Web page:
Donald Trump (interrupting): We're going to do it simultaneously. It will be just fine. That's what I do. I do a good job. You know, I mean, I know how to do this stuff. We're going to repeal it and replace it. And we're not going to have, like, a two-day period and we're not going to have a two-year period where there's nothing. It will be repealed and replaced, and we'll know. And it will be great healthcare for much less money.
That does sound as if he's still saying what he said during the campaign, but it's the earlier bit that suggests he might have duped his voters - as least from the way it's being reported. 

According to the BBC (and the US media), Mr Trump appeared to be doing a U-turn here by saying he will "now keep elements of the policy" [as Today put it] - namely over pre-[existing] conditions and children living with their parents for an extended period. So, by keeping those two elements of Obamacare, the BBC told us, maybe he "actually perhaps won't completely repeal and replace it" [as Matthew Price put it].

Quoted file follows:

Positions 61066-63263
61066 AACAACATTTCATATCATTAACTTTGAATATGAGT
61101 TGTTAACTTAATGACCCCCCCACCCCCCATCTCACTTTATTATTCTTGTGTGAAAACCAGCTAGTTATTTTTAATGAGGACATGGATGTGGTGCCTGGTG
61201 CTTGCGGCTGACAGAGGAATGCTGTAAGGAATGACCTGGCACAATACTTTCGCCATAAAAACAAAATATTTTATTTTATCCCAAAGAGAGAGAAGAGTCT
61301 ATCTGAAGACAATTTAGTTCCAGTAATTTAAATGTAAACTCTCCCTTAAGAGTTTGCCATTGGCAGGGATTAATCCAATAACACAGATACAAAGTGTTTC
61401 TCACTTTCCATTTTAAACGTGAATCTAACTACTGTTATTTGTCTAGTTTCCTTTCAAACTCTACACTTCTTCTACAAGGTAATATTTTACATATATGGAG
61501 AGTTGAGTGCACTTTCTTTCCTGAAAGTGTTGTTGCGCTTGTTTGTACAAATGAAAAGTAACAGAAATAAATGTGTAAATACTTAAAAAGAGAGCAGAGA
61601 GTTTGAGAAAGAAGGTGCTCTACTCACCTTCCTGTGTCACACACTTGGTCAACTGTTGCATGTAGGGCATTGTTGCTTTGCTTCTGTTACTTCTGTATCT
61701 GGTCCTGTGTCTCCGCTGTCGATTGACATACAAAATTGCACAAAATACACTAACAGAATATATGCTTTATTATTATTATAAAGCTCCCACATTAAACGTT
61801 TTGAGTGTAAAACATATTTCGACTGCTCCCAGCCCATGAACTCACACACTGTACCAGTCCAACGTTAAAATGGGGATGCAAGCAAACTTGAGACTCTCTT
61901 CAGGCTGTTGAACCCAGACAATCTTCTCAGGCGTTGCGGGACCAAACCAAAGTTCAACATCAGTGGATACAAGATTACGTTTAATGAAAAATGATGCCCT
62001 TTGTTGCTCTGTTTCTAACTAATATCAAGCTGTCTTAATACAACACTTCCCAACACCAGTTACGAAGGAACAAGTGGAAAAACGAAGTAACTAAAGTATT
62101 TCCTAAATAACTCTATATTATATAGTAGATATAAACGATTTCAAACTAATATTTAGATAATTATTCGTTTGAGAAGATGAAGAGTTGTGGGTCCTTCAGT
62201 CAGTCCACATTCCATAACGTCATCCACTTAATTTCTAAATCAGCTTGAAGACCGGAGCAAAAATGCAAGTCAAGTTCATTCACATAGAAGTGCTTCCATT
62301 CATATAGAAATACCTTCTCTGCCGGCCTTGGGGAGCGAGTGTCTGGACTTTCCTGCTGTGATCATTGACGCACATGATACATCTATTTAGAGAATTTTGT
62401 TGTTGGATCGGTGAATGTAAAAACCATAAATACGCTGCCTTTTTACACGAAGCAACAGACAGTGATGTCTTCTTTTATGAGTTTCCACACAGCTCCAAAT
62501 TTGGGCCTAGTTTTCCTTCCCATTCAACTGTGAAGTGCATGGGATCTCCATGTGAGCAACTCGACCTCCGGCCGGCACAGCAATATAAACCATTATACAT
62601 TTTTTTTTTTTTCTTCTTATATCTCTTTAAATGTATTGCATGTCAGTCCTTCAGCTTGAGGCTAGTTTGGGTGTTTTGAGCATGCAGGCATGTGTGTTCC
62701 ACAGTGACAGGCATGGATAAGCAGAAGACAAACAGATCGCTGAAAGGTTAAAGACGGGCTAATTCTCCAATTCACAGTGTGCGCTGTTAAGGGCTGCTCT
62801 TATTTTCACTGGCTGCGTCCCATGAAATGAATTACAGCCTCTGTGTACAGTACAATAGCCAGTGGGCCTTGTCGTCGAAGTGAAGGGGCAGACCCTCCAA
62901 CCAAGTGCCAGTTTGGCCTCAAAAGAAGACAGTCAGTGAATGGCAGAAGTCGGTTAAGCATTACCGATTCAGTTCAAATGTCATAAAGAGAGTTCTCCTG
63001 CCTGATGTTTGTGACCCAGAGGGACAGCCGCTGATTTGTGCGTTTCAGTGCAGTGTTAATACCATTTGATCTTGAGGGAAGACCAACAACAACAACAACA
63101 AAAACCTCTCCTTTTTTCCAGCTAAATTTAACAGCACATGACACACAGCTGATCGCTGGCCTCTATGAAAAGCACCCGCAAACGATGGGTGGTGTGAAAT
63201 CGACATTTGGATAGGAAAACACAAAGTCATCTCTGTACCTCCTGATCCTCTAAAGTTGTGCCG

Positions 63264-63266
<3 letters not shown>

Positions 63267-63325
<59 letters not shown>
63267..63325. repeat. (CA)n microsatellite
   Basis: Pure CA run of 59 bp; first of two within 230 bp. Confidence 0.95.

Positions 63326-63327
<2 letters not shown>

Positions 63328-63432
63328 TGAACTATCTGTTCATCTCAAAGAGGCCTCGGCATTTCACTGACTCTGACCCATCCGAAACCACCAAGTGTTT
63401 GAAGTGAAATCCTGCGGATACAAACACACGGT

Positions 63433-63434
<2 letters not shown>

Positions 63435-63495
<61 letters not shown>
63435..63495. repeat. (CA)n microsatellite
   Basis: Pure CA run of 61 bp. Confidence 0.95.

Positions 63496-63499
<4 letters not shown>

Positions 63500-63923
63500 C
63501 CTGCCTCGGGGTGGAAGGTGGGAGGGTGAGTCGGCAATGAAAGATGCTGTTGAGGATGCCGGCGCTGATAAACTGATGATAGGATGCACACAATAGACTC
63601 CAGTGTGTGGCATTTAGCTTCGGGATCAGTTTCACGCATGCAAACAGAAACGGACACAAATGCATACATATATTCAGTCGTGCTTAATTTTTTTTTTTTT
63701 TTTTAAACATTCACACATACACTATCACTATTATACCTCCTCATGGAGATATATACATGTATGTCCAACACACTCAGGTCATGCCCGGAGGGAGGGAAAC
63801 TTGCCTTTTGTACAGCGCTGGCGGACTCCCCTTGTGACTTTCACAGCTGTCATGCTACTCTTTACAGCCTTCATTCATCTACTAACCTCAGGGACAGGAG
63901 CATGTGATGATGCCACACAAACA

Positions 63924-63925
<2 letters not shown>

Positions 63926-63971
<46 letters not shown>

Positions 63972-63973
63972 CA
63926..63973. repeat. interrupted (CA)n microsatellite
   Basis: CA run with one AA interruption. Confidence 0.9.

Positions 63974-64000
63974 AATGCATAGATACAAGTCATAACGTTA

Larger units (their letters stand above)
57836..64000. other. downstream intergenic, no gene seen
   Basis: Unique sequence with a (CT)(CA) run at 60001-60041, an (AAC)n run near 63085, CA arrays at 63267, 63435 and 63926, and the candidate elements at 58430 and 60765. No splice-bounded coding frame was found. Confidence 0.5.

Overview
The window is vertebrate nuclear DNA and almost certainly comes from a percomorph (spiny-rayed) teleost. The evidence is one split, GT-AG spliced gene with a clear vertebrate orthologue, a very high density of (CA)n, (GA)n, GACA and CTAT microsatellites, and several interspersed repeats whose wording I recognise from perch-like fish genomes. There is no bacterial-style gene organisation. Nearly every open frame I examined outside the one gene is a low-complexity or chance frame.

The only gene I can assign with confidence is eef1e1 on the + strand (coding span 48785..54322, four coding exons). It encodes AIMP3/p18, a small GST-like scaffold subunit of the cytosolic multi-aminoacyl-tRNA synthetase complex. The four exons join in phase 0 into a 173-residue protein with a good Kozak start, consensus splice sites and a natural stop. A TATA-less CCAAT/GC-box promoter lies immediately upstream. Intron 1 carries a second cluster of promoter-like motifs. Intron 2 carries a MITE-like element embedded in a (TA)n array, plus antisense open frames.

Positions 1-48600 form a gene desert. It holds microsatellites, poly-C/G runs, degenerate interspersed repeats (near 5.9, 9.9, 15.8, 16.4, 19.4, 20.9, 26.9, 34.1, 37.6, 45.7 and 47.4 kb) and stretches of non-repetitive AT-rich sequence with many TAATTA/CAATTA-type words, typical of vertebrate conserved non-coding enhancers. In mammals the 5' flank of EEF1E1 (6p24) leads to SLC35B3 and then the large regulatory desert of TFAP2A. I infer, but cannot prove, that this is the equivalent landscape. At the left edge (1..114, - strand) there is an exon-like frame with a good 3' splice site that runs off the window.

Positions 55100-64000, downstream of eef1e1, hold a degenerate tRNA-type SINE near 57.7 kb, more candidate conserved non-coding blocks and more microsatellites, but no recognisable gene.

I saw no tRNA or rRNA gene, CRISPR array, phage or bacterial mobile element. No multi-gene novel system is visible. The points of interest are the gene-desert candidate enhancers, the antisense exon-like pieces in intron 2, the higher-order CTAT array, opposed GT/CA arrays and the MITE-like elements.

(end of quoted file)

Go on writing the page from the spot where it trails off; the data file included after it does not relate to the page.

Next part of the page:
The snag here is that if you Google 'Trump health pre-existing conditions' and 'Trump health children living with their parents' you discover that these are things Mr Trump had said before, months ago.

Clovis said, however, a Trump administration would consider keeping the portion of the law that allows children under the age of 26 to stay on their parents’ insurance. 
He said they would also consider keeping the provision that prohibits insurance companies from rejecting applicants simply because they have pre-existing conditions.
On the campaign trail, Donald Trump proudly said he supports health care policies that Republicans don't usually embrace. 
Over the past few months, he said he wants to protect people with pre-existing conditions and likes the individual mandate requiring everyone to get health insurance.